Isaac Asimov... mystery writer??? Apparantly so. Murder at the ABA describes just that; a murder which takes place at the 1975 American Booksellers As...moreIsaac Asimov... mystery writer??? Apparantly so. Murder at the ABA describes just that; a murder which takes place at the 1975 American Booksellers Association convention. Asimov appears as a minor character in this story, and apparently included enough real information regarding the actual 1975 ABA convention that he had to include a disclaimer that the events portrayed are a work of fiction. The mystery was only so-so. For me the star of this story was narrator Darius Just; especially as he was read by Daniel Grace. Darius Just is a curmudgeonly, chauvinistic and narcissistic man. Through Asimov’s eyes, he managed to be …well, not likable, but entertaining. I have never heard of narrator Daniel Grace, but he has that 1950’s quality to his voice that made it somehow seem okay that Darius Just is such a wanker. Many aspects of this book are quite dated, but listening to it made me feel as if I was watching an old black and white on Turner Classic Movies rather than reading listening to a novel that is no longer in it’s prime. Again, the mystery wasn’t great but the characters, the writing and Darius Just made me laugh out loud many times.
If you happen to come across this in a library collection or used book sale, it’s worth giving it a go. However I can’t really recommend anyone rush to put this on their TBR list. (less)
The Rhythm of the Road could have been a fantastic book. It is a dark, well written story about teenage Jo and her incredibly dysfunctional parents. T...moreThe Rhythm of the Road could have been a fantastic book. It is a dark, well written story about teenage Jo and her incredibly dysfunctional parents. The novel flips back and forth in time between the 1980’s when her parents first met and present day. Currently Jo lives in England with her truck driving dad while her mother is a stranger in California, known to Jo by name only. Jo travels the United Kingdom with her dad, Bobby, who suffers from severe depression (and, as a result, incredibly poor judgment in his parenting skills.) Although Jo mentions school once or twice, the majority of her time is spent on the road in Bobby’s truck. Jo herself has more than a few issues. Being raised on the road, she only has the occasional interaction with kids her own age. And being raised by a single father with mental health issues, she rarely views the world around her in a normal, healthy way. As Jo grows up and becomes more independent, Bobby’s depression becomes more and more consuming. And, as Jo struggles to form her own identity, she develops an unhealthy fascination with a rising country music star. Albyn Leah Hall writes heartbreakingly real characters who are headed towards one cluster fuck of a train wreck.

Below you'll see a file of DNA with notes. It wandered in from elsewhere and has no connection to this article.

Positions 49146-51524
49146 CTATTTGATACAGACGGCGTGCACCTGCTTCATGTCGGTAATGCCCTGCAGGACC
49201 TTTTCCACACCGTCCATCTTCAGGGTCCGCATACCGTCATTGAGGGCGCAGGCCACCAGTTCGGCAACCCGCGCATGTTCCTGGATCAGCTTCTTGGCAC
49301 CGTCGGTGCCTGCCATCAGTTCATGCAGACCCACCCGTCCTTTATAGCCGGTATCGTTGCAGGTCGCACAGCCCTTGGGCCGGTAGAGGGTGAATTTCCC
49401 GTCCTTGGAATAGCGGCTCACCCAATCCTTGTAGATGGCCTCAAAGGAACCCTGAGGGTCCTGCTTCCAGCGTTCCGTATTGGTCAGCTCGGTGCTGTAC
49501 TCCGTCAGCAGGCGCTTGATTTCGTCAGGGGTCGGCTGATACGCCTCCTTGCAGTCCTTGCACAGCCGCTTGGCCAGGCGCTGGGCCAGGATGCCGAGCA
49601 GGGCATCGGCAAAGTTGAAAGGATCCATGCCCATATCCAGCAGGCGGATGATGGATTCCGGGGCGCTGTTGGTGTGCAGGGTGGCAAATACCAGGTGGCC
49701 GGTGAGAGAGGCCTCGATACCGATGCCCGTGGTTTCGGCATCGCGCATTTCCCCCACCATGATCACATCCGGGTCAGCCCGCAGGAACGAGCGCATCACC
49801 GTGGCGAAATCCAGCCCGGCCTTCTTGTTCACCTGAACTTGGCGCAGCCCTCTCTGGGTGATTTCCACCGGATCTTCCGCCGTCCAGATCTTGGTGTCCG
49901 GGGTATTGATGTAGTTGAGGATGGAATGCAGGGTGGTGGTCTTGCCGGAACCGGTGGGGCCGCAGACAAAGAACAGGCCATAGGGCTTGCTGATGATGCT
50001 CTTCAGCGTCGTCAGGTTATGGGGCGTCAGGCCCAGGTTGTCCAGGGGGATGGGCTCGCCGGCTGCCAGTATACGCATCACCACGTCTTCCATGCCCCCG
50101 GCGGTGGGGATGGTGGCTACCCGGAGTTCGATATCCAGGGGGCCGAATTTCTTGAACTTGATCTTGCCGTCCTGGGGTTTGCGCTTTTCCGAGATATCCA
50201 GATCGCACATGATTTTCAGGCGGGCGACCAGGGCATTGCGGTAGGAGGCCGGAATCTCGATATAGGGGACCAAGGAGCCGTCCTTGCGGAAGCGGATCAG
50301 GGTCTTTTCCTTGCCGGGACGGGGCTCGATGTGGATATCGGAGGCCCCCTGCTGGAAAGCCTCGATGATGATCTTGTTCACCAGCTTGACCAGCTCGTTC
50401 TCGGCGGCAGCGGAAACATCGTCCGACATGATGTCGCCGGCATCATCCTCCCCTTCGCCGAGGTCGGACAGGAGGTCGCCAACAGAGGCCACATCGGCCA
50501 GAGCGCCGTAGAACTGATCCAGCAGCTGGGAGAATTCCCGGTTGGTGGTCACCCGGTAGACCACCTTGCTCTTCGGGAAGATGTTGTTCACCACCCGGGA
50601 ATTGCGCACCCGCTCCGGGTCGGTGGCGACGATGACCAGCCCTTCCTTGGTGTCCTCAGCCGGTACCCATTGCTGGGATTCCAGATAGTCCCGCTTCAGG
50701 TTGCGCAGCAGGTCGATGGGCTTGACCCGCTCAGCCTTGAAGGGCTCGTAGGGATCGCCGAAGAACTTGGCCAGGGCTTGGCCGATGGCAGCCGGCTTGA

I said this could have been a fantastic book because the resolution came about too sudden for me. As always, it is hard to articulate without giving away spoilers. But after setting up an entire book with incredibly flawed and fragile people, I wanted to see them on the road to recovery. But this novel is not about people getting better. It is about them hitting rock bottom. Even so, The Rythym of the Road is beautifully written and gripping. It appears that Leah Albyn Hall has only written one other novel, and it has themes similar to this one. That is a shame, because the woman can write. This is a book I definitely recommend. (less)
A good, suspenseful YA book. Unfortunately, I figured out the mystery... but that's what I get for reading books meant for girls more than 20 years yo...moreA good, suspenseful YA book. Unfortunately, I figured out the mystery... but that's what I get for reading books meant for girls more than 20 years younger than me ;)
I loved that this book is dark and creepy ~ not supernatural creepiness, persay (although there is some of that.) But the creepiness of the adults in the story. Some of them are just ~ not bad, but not exactly good people, either. I would have loved for Windsor to explore certain characters and their motivations a little more ~ perhaps make a longer book, or even a series of two or three. Unfortunately, I got the feeling this is a one time deal ~ no continuation or series in the works. Which is too bad. Although there is a definite ending, so much was left unresolved.
Ah, well. That's what I get for reading YA, right? If I want an indepth novel, I should start reading books geared towards adults ;) Still, it's a quick read and a story worth reccomending. (less)
Awww... hippies!! Whatever happened to them? The Butterfly Girl doesn't showcase the smelly, stoner, poser hippies of the 1980's and 1990's but genuin...moreAwww... hippies!! Whatever happened to them? The Butterfly Girl doesn't showcase the smelly, stoner, poser hippies of the 1980's and 1990's but genuinely naive, hopeful, free spirit and new age hippies of the 1970's. It makes me feel all fuzzy and nostalgic. It also makes me roll my eyes, lol. That is, teenage Megan would have totally wanted protagonist Florrie for a BFF. Adult Megan just smiles and shakes her head every time the girl does something idiotic (which is fairly frequently.)